New-onset atrial fibrillation causes an irregular heartbeat in a person who has not experienced it before. Treatment may involve lifestyle changes, such as managing stress, limiting alcohol, and eating a balanced diet.

Atrial fibrillation (A-fib) is a kind of irregular heart rhythm, which doctors may also call arrhythmia. It arises when the heart’s upper chambers, or atria, quiver instead of contracting properly.

This article will discuss the symptoms, causes, and risk factors of new-onset A-fib.

It will also explain how doctors diagnose and treat new-onset A-fib and detail the outlook for those who have just developed this condition.

A nurse taking a blood pressure reading from a person with new-onset atrial fibrillation.-2Share on Pinterest
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A-fib can be asymptomatic. However, the American Heart Association (AHA) suggests the most common symptom of A-fib is a fluttering sensation in the chest.

Other symptoms include:

In some cases, A-fib can cause pain or pressure in the chest. Anyone with this symptom must seek immediate medical attention, as it could indicate a heart attack.

A-fib usually arises from changes to the heart’s tissue or electrical signaling.

Within the heart, many important electrical signals originate from the sinoatrial node. This node is in the heart’s right chamber, and it sends signals to the atria, causing them to contract.

Abnormal electrical signals disrupt this process in people with A-fib. This means the electrical signal does not come from the sinoatrial node and the atria do not contract as they should.

Changes to the heart tissue can also make it harder for the atria to contract properly. These include:

  • fibrosis — thickening or scarring of heart tissue
  • inflammation
  • stretching or thinning of the heart walls
  • reduced blood flow
  • accumulation of protein, cells, or minerals

Risk factors for new-onset A-fib are things that indicate a higher-than-average chance of developing this condition. According to a 2023 study, these include:

According to the National Heart, Lung, and Blood Institute, doctors will start with a physical examination and analysis of a person’s medical history.

Doctors can use electrocardiograms (EKGs/ECGs) to record the electrical activity of a person’s heart. They may also be able to collect similar data from pacemakers or implanted defibrillators. This test may be sufficient to diagnose A-fib.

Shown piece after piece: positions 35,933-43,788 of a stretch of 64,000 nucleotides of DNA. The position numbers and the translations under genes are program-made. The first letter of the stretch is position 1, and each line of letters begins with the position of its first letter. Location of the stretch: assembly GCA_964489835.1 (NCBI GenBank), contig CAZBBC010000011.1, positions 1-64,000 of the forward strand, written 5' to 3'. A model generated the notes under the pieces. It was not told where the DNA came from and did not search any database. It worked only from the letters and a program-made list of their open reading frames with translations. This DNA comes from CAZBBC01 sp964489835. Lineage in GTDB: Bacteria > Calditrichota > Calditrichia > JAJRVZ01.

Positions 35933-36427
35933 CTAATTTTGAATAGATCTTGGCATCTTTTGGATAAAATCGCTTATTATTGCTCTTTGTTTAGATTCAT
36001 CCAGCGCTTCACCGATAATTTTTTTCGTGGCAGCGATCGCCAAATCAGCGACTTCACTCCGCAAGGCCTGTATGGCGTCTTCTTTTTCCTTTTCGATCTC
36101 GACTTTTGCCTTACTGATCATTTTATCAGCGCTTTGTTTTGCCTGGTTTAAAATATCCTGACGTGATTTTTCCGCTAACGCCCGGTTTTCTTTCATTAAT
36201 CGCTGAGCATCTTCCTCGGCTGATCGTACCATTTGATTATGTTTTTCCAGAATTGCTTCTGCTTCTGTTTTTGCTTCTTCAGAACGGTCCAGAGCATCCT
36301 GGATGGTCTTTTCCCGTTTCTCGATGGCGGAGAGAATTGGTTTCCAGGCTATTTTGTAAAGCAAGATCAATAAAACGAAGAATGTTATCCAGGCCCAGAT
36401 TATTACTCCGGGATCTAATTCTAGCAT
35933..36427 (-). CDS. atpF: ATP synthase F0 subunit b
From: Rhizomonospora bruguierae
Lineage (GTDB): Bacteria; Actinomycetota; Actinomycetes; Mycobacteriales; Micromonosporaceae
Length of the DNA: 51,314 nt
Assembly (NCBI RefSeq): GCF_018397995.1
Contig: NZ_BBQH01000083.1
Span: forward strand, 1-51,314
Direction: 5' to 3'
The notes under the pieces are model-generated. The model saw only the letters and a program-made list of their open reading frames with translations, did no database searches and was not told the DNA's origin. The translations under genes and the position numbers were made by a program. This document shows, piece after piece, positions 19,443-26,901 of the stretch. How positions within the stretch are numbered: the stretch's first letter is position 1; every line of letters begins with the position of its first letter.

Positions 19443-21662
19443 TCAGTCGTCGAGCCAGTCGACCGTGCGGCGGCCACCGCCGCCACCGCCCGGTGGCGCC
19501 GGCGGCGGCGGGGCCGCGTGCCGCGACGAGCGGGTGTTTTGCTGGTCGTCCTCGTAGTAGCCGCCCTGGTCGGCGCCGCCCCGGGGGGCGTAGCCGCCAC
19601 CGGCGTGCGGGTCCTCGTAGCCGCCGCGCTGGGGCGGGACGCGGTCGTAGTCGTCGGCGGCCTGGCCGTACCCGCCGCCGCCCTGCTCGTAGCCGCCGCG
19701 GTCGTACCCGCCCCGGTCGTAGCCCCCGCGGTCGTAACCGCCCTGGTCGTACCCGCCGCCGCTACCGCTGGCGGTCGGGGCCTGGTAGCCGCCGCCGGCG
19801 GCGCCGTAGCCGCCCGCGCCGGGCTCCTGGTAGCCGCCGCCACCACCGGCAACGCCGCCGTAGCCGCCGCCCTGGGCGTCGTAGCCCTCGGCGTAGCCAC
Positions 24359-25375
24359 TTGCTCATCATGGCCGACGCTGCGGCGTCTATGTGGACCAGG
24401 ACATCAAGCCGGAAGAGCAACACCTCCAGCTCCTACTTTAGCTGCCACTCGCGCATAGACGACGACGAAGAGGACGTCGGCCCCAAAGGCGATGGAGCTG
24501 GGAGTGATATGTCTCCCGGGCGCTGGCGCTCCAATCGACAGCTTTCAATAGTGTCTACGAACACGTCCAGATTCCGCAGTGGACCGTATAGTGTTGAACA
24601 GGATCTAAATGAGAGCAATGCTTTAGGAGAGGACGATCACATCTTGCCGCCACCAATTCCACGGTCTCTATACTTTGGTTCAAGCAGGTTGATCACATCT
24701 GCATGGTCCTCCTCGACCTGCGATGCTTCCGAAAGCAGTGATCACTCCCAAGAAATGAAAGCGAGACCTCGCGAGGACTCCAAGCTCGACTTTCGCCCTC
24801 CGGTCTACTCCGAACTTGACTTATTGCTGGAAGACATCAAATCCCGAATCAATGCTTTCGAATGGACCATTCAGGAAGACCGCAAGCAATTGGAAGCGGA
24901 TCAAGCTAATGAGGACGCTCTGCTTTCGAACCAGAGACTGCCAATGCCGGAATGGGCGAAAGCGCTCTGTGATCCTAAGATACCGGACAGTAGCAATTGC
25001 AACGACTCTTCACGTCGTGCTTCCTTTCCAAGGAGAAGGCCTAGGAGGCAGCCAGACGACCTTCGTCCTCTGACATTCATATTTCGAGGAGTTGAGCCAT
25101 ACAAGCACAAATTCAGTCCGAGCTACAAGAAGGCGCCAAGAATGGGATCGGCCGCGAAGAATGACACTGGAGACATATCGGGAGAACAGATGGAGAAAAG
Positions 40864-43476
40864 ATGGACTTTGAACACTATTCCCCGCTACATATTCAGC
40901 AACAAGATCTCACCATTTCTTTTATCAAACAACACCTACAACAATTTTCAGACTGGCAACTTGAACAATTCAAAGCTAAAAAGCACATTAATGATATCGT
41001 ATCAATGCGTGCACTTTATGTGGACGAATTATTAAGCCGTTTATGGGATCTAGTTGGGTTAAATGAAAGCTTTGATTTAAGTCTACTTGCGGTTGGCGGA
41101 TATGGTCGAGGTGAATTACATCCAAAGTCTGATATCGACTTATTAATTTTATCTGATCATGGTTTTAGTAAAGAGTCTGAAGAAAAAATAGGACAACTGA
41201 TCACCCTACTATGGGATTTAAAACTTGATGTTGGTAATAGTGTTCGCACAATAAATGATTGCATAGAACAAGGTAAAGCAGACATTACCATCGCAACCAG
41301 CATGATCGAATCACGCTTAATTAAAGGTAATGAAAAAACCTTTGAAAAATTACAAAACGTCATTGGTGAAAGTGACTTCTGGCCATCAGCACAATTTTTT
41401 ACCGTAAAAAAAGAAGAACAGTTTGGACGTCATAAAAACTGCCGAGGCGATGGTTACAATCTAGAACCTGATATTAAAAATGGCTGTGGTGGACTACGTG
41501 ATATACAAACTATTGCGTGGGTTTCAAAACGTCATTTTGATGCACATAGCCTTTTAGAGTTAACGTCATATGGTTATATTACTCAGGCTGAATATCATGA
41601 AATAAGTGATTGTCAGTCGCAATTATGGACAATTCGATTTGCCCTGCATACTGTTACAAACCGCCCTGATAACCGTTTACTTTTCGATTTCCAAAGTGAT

In some cases, further testing is necessary. This may include the following tests:

  • Echocardiography: This form of ultrasound allows doctors to analyze a person’s heart valves, heart chamber sizes, and heart pumping functionality. This can help doctors diagnose the cause of A-fib and spot complications, such as blood clots.
  • Event monitor: This is a wearable device that continuously monitors the heart’s rhythm for a period of several days to a month.
  • Loop recorder: This is an implantable device that monitors the heart’s rhythm for up to several years.

Treatment for new-onset A-fib aims to restore a more regular heart rhythm and reduce the risk of complications. In the earlier stages of this condition, doctors may focus more on lifestyle changes, such as:

Doctors may also consider prescribing certain medications, although this may not be necessary for new-onset A-fib. These medications include:

Additional treatments include undergoing electrical cardioversion or, in some cases, catheter ablation. For some people, pacemakers may be necessary.

In some cases, A-fib will resolve by itself. However, when this happens, doctors may continue to monitor a person.

A-fib is a risk factor for life threatening conditions, such as heart attacks and strokes. However, treatment can help people with A-fib lead regular lives and reduce the risk of complications.

A 2020 study suggests that 10 years after first diagnosis, individuals with this condition have an average life expectancy that is around 2 years lower than that of similar people without A-fib.

Anyone with symptoms of A-fib should contact a doctor. This is especially important for individuals belonging to groups who are at risk of A-fib. Prompt treatment can prevent and postpone the worst possible outcomes of this condition.

If a person feels chest pain and tightness, they should seek urgent medical attention. This may indicate a heart attack, which can be life threatening.

Below are some common questions about new-onset A-fib.

Should a person rest after an A-fib episode?

If anyone has an A-fib episode, they should let their doctor know. This information helps doctors to track this condition, as well as its possible complications.

If an A-fib episode comes with chest pain or pressure, the person should seek immediate medical attention.

Does new-onset A-fib require hospitalization?

Not necessarily. However, if anyone thinks that they have experienced new-onset A-fib, they must speak with their doctor. New-onset A-fib requires testing and treatment.

New-onset A-fib is when the heart’s upper chambers quiver instead of contracting properly for the first time. Symptoms can include a fluttering sensation in the chest, fatigue, and dizziness.

Changes in the electrical activity and tissues of the heart can cause this condition. Older age, obesity, and smoking can make it more likely.

The main diagnostic tool for new-onset A-fib is an EKG. Treatment involves medications such as blood thinners or anti-arrhythmics, as well as procedures such as electrical cardioversion, ablation, or a pacemaker implant.